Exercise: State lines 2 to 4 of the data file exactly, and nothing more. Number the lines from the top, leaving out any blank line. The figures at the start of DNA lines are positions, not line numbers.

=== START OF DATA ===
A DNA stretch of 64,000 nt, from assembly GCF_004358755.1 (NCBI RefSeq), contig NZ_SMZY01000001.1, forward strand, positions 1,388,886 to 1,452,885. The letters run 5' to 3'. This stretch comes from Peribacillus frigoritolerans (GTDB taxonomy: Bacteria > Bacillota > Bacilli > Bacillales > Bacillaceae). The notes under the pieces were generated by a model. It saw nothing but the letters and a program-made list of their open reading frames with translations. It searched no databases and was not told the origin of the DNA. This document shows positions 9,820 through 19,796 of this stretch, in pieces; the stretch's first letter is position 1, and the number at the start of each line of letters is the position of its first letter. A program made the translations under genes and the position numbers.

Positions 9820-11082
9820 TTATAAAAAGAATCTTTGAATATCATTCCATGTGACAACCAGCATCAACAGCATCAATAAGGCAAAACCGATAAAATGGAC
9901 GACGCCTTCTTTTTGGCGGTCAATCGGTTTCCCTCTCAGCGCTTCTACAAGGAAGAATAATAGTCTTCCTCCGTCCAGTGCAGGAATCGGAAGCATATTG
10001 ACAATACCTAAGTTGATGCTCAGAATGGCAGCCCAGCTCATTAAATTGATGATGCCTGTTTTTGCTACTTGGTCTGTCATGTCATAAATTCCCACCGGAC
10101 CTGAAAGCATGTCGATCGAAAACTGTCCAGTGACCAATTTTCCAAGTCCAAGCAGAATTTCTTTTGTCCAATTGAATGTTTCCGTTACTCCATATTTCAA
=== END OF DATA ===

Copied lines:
Positions 9820-11082
9820 TTATAAAAAGAATCTTTGAATATCATTCCATGTGACAACCAGCATCAACAGCATCAATAAGGCAAAACCGATAAAATGGAC
9901 GACGCCTTCTTTTTGGCGGTCAATCGGTTTCCCTCTCAGCGCTTCTACAAGGAAGAATAATAGTCTTCCTCCGTCCAGTGCAGGAATCGGAAGCATATTG